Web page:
Class action Bored Ape NFT lawsuit against Justin Bieber, Snoop Dogg, Post Malone, and Madonna expands to include Sotheby’s.
A lawsuit filed by investors who regret their purchase of a Bored Ape Yacht Club (BAYC) NFT during the height of their craze in 2021 has now expanded to include the Sotheby’s auction house as a defendant. When a Sotheby’s auction misled investors by giving the Bored Ape NFTs “an air of legitimacy” to “generate investors’ interest and hype around the Bored Ape brand,” the lawsuit alleges.
The lot consisting of 101 Bored Ape NFTs sold in the Sotheby’s “Ape In!” auction for $24.4 million in September 2021, well above the pre-auction estimates of $12 million to $18 million. According to data from CoinGecko, a Bored Ape NFT can be purchased today for about $50,000 in cryptocurrency.
The inflated prices at the Sotheby’s auction “was rooted in deception,” claims the lawsuit filed in US District Court for the Central District of California, as the buyer was not disclosed at the time of the auction to be now-disgraced cryptocurrency exchange company FTX.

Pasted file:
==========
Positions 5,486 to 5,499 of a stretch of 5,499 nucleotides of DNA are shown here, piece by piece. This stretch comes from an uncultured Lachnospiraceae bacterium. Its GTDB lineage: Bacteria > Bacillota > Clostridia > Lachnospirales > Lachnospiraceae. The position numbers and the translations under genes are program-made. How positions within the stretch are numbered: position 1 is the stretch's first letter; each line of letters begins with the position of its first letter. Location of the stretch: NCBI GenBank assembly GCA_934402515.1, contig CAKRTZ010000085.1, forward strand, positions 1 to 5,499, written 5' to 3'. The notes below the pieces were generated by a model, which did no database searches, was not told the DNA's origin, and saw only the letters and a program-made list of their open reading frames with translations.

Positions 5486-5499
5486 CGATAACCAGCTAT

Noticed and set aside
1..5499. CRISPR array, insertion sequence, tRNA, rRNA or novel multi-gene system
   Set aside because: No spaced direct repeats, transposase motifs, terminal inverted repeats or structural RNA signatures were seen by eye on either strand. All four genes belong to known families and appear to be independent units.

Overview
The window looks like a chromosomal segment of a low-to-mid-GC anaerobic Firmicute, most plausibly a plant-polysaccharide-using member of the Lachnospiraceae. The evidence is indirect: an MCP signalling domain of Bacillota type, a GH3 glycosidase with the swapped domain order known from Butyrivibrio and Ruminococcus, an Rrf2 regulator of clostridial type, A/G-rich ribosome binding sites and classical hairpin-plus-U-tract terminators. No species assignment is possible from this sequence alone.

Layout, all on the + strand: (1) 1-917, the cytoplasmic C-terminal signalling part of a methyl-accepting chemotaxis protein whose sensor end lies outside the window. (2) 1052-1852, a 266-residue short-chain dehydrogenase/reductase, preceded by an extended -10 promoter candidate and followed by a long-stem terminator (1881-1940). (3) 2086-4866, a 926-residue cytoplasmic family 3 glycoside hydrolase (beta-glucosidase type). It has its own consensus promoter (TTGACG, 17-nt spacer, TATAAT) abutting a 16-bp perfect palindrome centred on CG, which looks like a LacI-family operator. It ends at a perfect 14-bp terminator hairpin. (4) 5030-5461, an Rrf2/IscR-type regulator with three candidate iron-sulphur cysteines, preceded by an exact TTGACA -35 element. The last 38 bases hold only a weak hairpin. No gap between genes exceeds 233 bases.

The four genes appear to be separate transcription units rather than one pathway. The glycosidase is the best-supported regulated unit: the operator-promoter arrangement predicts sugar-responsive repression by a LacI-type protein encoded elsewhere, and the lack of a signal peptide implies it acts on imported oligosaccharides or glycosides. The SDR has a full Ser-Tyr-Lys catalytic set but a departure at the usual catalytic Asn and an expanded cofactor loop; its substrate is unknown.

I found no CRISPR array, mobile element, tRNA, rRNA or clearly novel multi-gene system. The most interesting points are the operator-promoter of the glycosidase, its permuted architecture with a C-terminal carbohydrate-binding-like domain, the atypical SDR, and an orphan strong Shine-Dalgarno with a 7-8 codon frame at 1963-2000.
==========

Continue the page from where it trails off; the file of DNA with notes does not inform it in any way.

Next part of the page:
“Sotheby’s representations that the undisclosed buyer was a ‘traditional’ collector had misleadingly created the impression that the market for BAYC NFTs had crossed over to a mainstream audience,” the lawsuit furthers, saying that investors bought the NFTs “with a reasonable expectation of profit from owning them.”
Previously, investors sued Bored Ape creator Yuga Labs and four company executives, along with various celebrity promoters, including Snoop Dogg, Justin Bieber, Madonna, Jimmy Fallon, Kevin Hart, Gwyneth Paltrow, Serena Williams, and Steph Curry. The initial class action lawsuit was filed in December 2022, with Sotheby’s added as a defendant in an amended complaint submitted on August 4.
The amended lawsuit claims that Yuga Labs colluded with Sotheby’s auction house to run “a deceptive auction,” with the winning bidder FTX described during a Twitter Spaces event as a “traditional” collector. Only later was it revealed that the buyer was the now-bankrupt crypto exchange platform FTX, whose founder Sam Bankman-Fried is in jail awaiting trial on criminal charges.